I have roughly £100 spare a month to put into a pension. Any advice on what to do with my money?

17 August 2022

Question by Katie

I am a self employed hairdresser on an average wage of 30k a year. I have roughly £100 spare a month to put into a pension. I am aiming to retire at 60 years old. Any advice on what to do with my money? Thanks.

Answered by Graham Wells

Hi Katie, I’m glad you’re taking action with retirement planning because so many self-employed workers tend to neglect this area of personal finance. To retire at age 60 is a great aspiration, although well below the state pension age, which will be 67 by 2028. The onus is very much on us all, as individuals, to take control of our own retirement planning.

If you’re just beginning your journey of building up a pension, the product you choose is arguably of less importance than the habit of simply getting started! You haven’t mentioned your age, but the sooner you begin, the more time you have to benefit from the effects of compound returns.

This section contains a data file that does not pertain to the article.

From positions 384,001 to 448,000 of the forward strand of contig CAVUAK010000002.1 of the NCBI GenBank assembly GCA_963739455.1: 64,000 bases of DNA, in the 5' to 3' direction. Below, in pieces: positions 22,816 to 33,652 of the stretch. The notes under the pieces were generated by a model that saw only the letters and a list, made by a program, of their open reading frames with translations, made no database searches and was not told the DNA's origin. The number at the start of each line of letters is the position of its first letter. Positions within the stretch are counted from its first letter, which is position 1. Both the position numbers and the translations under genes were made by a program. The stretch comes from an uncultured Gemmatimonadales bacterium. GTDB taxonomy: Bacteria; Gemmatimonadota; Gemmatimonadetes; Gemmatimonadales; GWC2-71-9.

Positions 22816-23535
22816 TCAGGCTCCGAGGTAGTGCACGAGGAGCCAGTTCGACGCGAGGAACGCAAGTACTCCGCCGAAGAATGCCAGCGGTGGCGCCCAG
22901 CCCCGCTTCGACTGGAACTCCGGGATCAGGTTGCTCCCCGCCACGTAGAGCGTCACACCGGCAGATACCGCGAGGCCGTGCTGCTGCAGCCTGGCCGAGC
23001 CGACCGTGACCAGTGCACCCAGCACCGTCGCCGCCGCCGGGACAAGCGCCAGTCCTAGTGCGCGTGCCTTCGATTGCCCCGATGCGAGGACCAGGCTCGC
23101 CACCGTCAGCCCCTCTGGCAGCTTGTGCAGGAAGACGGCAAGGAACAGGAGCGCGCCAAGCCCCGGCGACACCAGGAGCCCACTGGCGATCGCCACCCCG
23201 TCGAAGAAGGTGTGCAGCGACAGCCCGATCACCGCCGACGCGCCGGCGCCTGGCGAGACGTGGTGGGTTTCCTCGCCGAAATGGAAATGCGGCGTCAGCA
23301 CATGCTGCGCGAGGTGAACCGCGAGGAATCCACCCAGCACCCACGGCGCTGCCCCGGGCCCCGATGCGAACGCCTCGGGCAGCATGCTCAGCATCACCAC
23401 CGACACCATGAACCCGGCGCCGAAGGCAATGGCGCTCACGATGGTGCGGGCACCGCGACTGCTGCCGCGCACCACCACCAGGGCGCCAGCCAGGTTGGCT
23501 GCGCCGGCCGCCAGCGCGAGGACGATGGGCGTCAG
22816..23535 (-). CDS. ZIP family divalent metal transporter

The Boring Money ‘Compare and Choose’ function is a good place to start for choosing a pension provider.


Use the search filters to help find your preferences around ready-made solutions v DIY, green and ethical options, providers with the best online experience etc.

Once you’re up and running with a pension, you’ll get more of a feel for the ups and downs of the stock market. You’ll also begin to notice the benefits of tax relief helping your fund to grow.

More important than your choice of provider though, is to push yourself to increase your contributions over time. £100 per month is a good start, but you’ll almost certainly need to bump this up over time.

You might find it useful to have a play around with a pension calculator, such as this one on the PensionBee website:


This will give you some idea of how much retirement income you might expect in the future, depending on how much you pay in and how many years you still have available to work.

The main thing is just to get started and try not to feel disheartened if the numbers look impossibly challenging. Once you’re in the savings habit, motivation will increase as you see your savings grow. Just be prepared for downward movements as well as increases in value. That’s part and parcel of investing for the long term. Patience and discipline are two excellent characteristics to develop.

One final point to consider, is that in addition to starting your pension provision, it’s a good idea to build an emergency fund, if you don’t have one already. You can ready a bit more about that in my article here:


Hope that helps and best wishes on your retirement planning journey.


Answered by

Graham Wells

Financial Coach & Chartered Financial Planner

I love helping individuals and couples to develop financial knowledge, self-awareness and make bold, exciting plans for the future.